Taking care with conversation

Posted: Sunday, November 22, 2009

We live in an age of advanced communication, yet often experience the lack of meaningful conversation. Churches, political parties, individuals, friends, family, even nations can become so caught up in personal opinion and agenda that their listening skills get lost. Human well-being can be sacrificed for the almighty need to be right. Job 32:10 declares, "Therefore I say, 'Listen to me; let me also declare my opinion.'" But proverbs 18:2 puts that in perspective when it defines a fool as "one who takes no pleasure in understanding, but only in expressing personal opinion."

Too much focus is placed on the loudest, most strident, radical and bizarre voices screaming their opinions. Galatians 6:10 challenges us to seize every "opportunity to work for the good of all." That important point is easily lost in our desire to set the agenda and assure the outcome we want. As we recognize the importance of true dialogue, the need to dominate conversation is replaced with meaningful conversation.

Luke 22:26 reminds us that "the greatest among you must become like the youngest and the leader like one who serves." If each persons voice was valued, the harmful boundaries of one-sidedness could be bridged, and meaningful breakthroughs in conversation on issues, thought to have no solutions, could be found. Closed minded-ness on hot button issues such as religion, politics, health care, war and relationships can give way to common ground for the overall good of humankind.

The challenge we face is to open doors by asking, searching and knocking at the door of reality. We open doors when we practice good listening and move beyond the dead end, close-mindedness, so frequently displayed in society.

If the leader is to become one who serves the black eye of seeking to dominate, by manipulation and coercion, can give way to listening to all voices, rather than just like-minded voices.

Secrecy is an appealing and frequently used method for exclusion. It hurts people and organizations seeking to serve and care for others. Exclusion is frequently at the heart of misguided decisions that harm people. Reliance on e-mail, and other gadgets, to make decisions without hearing or including all decision-making voices happens far too often.

People have always used unhealthy methods to delete voices needed in responsible decision-making. In this computer age, one click on your "mouse" can make deletion instantaneous. Technology makes exclusion easier.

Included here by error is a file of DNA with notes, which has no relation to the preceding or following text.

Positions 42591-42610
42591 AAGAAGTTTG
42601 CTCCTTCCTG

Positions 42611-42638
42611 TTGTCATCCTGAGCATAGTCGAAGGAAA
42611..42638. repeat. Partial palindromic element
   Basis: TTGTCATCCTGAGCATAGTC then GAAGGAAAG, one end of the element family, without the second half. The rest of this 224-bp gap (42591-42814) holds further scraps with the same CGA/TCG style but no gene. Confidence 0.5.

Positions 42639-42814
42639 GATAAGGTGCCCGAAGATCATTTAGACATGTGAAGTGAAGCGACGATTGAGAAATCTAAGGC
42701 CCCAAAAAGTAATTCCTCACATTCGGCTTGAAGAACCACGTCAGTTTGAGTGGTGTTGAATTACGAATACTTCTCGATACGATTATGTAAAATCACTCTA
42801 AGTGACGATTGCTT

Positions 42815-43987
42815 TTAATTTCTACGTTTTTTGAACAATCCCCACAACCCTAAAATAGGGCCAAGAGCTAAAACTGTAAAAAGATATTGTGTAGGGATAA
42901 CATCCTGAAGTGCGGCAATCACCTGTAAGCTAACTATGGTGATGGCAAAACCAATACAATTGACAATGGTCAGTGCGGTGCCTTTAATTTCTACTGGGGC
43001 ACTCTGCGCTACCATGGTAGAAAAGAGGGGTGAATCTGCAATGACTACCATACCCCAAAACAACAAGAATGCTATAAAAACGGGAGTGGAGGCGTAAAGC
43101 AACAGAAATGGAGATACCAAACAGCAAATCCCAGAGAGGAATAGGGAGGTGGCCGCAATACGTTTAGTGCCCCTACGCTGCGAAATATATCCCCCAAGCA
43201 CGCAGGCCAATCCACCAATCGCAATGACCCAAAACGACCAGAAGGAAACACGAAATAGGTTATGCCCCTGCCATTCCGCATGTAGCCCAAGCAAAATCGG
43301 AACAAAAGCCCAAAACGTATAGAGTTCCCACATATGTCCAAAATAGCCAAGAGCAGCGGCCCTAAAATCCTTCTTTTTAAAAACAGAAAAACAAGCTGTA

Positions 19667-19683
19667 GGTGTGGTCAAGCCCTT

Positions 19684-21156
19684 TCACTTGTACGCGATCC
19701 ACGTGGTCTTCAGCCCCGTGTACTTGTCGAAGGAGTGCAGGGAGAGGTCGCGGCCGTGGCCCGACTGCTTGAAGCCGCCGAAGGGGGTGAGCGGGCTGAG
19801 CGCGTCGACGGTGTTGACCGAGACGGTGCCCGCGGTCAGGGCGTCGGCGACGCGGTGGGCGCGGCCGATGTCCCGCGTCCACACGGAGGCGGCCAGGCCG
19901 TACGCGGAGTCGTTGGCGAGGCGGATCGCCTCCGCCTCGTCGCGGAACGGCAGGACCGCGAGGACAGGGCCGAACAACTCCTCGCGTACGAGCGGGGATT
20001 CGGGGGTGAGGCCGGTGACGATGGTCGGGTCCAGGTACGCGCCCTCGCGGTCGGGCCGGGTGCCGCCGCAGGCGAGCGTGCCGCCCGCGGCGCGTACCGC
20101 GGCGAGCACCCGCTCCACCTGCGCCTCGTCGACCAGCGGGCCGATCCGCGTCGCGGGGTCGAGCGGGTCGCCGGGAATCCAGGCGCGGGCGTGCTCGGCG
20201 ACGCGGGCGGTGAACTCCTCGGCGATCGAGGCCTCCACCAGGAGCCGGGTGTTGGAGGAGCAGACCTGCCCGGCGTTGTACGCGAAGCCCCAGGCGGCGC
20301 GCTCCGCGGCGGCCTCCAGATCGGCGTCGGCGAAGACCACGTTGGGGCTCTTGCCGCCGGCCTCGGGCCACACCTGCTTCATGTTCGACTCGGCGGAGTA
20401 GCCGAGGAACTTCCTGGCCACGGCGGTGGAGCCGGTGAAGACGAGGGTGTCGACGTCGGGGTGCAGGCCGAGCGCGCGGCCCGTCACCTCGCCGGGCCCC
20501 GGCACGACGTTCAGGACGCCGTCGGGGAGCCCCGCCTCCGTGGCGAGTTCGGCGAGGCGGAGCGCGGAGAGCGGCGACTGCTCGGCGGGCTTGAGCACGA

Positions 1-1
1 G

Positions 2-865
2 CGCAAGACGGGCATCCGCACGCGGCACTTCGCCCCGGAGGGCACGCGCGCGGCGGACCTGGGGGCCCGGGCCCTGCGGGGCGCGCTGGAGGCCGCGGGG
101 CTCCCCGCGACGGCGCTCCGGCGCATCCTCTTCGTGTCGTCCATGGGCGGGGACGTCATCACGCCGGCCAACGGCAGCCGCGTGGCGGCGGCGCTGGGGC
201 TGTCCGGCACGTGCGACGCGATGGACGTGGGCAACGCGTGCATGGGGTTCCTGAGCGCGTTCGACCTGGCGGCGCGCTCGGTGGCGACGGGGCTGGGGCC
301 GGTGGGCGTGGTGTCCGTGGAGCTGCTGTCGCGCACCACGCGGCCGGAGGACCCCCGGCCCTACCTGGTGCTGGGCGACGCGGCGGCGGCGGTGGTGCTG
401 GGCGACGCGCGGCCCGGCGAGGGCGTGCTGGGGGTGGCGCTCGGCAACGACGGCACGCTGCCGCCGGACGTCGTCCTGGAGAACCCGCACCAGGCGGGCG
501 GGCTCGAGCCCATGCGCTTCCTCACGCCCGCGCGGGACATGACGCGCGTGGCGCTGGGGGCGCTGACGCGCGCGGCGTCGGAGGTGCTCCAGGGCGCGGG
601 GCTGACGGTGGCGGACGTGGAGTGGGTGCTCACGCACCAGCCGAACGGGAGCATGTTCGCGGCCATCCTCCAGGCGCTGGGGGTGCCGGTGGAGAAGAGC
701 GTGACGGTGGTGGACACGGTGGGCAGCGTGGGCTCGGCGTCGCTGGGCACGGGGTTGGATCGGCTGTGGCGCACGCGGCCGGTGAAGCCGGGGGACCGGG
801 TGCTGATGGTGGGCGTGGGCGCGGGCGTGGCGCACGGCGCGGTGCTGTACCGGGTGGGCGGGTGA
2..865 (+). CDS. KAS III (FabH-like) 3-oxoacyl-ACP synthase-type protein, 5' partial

We pay money for programs enabling us to delete junk mail and viruses. But deletion can be misused. We can delete people and ideas needed in decision-making, and surround ourselves with like-minded people. By appealing to one side we can ignore the other. Too often we hit "delete" in our relationship with others. In the process we delete people, faith, principals, morality and responsibility. We deprive others and ourselves from the blessings of meaningful communication. The computer is a vehicle for deletion or inclusion. Be careful how you use it.

When communicating via e-mail, an immediate response is expected often at the expense of a well-thought-out response.

At a face-to-face meeting, people typically share input and discussion with the passion and divergent views of those present. When e-mail replaces face-to-face decision-making, a minority may respond with homogeneous thinking, causing non-responders to be silent, because they feel their opinion does not matter. Honesty and integrity are too often sacrificed for expediency and instance gratification. The misconception exists that e-mail is instant response. In reality there can be time lapses for many reasons, both people related and technical delays.

There are some other qualifiers to our technological realities that lead to exclusion. There are those who don't have access to such expensive technology. Others have good communication skills, but choose not to participate in such technology. Frequently the technologically inclined crowd may intentionally or unintentionally exclude people from the decision-making process. If people spend less time face to face and "neglect to meet together" the gift of human interaction suffers and important voices are left out.

In our computerized world we are bombarded with gadgets that can assist or destroy meaningful conversation.

Listen to these words from Hebrews 10:24-25: "Let us consider how to provoke one another to love and good deeds, not neglecting to meet together, as is the habit of some, but encouraging one another ... "

The many advanced communication tools widely used in society provide new avenues for communication but if not used wisely can be very harmful.

• Pastor Larry Rorem, is a retired Evangelical Lutheran Church of America pastor.



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